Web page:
N.Y. Journal: Anxious art


Volta NY, a New York art fair for "emerging solo artists," chose an angsty theme this year: "The Age of Anxiety." If viewers weren't anxious about decay, corruption, and emptiness before they walked into the show, they were by the time they walked out.

Heather & Ivan Morison are anxious about the decay of nature and the planet as a whole. Their art is not about beauty but about its corruption and its dissolution, so in their still-life parodies of the Dutch still-life paintings, they let flowers and fish fall into decay instead of capturing them in their bloom.

Regina José Galindo, a Guatemalan woman, is anxious about institutions and systems that "hurt, prevent, suffocate, exterminate." A performance artist, she undergoes the mistreatment she protests and creates videos that are shocking and raw. In Confesión, she undergoes waterboarding as a burly man drags her into a room with walls of rock and repeatedly submerges her head in a vat of water. In Limpieza social, she cowers while someone blasts her naked body with a fire hose---something protesters and prisoners endure.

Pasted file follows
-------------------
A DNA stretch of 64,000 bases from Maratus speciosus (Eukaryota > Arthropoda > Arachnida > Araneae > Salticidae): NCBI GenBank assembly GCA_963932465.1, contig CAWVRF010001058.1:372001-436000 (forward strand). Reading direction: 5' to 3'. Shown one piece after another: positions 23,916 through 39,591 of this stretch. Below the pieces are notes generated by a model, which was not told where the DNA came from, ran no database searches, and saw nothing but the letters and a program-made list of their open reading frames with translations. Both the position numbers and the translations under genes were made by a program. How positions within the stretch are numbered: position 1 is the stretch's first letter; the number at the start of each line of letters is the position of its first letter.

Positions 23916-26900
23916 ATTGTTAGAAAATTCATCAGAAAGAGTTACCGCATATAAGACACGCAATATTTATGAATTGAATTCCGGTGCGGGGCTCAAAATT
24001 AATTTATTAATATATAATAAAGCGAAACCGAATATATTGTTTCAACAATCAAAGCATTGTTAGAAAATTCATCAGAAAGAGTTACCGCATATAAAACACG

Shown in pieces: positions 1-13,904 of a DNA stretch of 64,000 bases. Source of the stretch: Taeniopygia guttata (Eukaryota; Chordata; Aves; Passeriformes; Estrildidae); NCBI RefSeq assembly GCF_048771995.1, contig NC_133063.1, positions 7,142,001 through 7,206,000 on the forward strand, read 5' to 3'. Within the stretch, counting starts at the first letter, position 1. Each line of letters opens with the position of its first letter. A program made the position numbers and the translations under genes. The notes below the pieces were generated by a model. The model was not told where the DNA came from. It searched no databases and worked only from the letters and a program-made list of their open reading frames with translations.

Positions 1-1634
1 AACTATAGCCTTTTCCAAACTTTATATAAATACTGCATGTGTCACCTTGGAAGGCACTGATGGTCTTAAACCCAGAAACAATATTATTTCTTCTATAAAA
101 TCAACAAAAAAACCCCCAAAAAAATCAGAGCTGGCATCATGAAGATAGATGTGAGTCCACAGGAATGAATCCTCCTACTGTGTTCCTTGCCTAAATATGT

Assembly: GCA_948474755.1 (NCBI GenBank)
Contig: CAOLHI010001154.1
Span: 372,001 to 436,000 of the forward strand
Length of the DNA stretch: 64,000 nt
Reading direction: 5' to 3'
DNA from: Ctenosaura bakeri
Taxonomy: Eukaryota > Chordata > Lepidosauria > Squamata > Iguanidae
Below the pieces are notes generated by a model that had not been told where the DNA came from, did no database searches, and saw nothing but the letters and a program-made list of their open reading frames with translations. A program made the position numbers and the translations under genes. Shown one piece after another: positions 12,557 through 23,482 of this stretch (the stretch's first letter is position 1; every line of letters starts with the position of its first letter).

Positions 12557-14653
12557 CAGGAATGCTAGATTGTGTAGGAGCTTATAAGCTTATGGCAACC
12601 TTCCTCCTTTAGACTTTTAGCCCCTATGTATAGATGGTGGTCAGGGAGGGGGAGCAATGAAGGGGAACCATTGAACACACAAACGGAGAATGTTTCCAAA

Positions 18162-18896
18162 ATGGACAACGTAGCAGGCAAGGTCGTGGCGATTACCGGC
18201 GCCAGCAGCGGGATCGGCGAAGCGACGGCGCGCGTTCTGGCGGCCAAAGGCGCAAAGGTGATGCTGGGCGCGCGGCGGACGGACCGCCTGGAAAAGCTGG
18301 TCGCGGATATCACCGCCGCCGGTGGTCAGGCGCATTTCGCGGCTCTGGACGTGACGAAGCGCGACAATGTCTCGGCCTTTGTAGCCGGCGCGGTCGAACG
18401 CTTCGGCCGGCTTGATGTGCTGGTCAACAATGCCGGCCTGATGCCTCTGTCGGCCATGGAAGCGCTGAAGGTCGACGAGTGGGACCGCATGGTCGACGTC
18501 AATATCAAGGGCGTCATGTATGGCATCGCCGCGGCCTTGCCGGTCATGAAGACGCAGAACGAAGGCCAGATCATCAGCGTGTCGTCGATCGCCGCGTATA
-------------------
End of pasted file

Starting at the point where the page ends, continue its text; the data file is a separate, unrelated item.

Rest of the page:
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Marilyn Manson is anxious about the self-mutilation of the human person. One painting depicts an emaciated creature with hollow eyes and gnawed-off fingers, titled The man who eats his fingers. Manson echoes the theme of the whole show: The human race, as a collective body, is gnawing at itself---destroying the planet that gives it life and destroying its fellow members through exploitation and cruelty.

If it's the age of anxiety, what are the answers? The Morison's solutions to decay are merely theatrical---a flimsy wooden dome that will provide an "escape vehicle" for a doomed planet. Galindo's solution to the anxiety is art---the act of subversive creation: "We, in the meantime, don't conform to but survive, act, resist, and create." But this anxiety goes deeper than art can answer. Another artist, Dmitry Gutov, captured the desolation in words, in a neat yellow cursive on a red background: "From nothing, through nothing, I have come to nothing." Artist John Strutton said the same thing when he asked, "My Void or Yours?"

This art asks the questions that should be asked, in the graphic ways that these artists ask them. But this art only asks, and that's why the anxiety grows. Not because of the questions---"My Void or Yours?"---but because the answers aren't there.


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